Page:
When we have formed relationships, the flow on effect is the ability to come to agreements. These “give definition and direction to Win-Win.” According to Covey, there are five elements to the Win-Win agreement:
1. Desired results – identify what is to be done and when.
2. Guidelines – specify the parameters within which the results are to be accomplished.
3. Resources – identify the support available to help accomplish the results.
4. Accountability – establishes standards of performance and the time of evaluation.
5. Consequences – specify what will happen as a result of the evaluation.
Structure and systems of the company, family unit or social group are important to the success of Win-Win thinking. If the talking is win-win, but the rewards benefit one party more than the other (Win-Lose) then there is likely to be an overall negative outcome for all.
Processes are the means by which we achieve a Win-Win end. It is how people go about understanding the other point of view, negotiating accordingly, identifying key issues and finding possible new options for achieving results.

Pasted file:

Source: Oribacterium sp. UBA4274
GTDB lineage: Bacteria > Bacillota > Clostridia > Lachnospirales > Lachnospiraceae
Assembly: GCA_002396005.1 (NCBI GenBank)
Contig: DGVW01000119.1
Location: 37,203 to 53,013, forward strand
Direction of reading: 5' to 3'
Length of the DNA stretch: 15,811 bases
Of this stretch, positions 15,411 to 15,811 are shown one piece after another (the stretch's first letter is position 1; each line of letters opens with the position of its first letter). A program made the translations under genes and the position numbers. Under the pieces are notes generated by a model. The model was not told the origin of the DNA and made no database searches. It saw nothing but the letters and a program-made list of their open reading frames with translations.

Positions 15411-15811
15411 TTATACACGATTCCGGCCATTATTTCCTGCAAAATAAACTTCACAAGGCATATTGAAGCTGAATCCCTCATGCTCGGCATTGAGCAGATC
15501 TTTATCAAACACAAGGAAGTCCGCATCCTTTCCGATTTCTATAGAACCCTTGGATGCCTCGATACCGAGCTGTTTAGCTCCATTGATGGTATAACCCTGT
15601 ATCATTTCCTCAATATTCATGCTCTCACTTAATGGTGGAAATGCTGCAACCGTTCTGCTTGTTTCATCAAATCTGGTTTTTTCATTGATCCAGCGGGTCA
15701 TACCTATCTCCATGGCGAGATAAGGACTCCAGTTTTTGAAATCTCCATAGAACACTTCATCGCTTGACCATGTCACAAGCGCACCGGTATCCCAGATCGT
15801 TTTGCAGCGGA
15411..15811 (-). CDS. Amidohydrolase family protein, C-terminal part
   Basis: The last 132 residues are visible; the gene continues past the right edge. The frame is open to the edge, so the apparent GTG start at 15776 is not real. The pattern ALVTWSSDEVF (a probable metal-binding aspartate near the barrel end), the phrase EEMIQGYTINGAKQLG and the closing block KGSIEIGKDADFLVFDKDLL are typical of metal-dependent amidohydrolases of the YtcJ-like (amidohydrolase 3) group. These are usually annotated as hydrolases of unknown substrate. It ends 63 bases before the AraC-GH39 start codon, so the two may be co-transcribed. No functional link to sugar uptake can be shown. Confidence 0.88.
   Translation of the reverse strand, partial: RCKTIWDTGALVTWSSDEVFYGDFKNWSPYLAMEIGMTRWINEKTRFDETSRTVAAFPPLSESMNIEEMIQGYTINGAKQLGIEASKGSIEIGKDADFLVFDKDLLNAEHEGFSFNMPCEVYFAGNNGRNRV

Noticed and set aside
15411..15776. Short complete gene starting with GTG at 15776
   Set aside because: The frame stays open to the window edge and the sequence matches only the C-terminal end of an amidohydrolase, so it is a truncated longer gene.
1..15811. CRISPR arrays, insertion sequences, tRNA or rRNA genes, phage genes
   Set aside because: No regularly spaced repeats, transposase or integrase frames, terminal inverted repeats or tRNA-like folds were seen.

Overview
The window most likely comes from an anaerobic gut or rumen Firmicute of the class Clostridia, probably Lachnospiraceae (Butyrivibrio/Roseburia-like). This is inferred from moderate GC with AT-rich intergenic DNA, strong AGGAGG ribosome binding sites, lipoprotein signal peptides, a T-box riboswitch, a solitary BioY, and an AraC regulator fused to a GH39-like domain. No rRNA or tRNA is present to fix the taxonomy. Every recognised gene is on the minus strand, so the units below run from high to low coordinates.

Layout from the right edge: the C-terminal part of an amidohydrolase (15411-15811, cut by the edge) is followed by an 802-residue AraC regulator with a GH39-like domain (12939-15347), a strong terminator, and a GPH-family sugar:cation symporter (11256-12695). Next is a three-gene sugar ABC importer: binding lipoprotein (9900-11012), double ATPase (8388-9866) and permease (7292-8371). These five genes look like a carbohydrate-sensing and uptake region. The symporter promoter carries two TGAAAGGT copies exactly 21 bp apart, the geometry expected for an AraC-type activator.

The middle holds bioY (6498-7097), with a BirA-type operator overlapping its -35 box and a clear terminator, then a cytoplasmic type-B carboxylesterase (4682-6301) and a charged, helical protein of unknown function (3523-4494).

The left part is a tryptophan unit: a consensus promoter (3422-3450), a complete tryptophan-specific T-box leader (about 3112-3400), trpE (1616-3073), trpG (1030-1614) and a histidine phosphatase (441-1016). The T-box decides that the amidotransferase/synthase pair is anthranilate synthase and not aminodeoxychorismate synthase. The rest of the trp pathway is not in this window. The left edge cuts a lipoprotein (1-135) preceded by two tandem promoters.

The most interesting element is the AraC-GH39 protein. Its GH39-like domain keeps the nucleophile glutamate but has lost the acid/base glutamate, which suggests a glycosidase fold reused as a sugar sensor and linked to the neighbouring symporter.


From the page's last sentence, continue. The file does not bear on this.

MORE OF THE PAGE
So, Covey’s 4th habit describes the essence of interdependence – of working together to achieve positive results for all parties, rather than one party finding themselves with a profit while the other is at a deficit. This may be okay in sport, where one team wins and another loses, or in some areas of business, however generally in order to be strong and sustainable, organisations need to be able to work together. And it is certainly a way of thinking that needs to underpin our educational institutions – highly interdependent organisations where if Win/Lose thinking is the standard, then students are being impacted on detrimentally.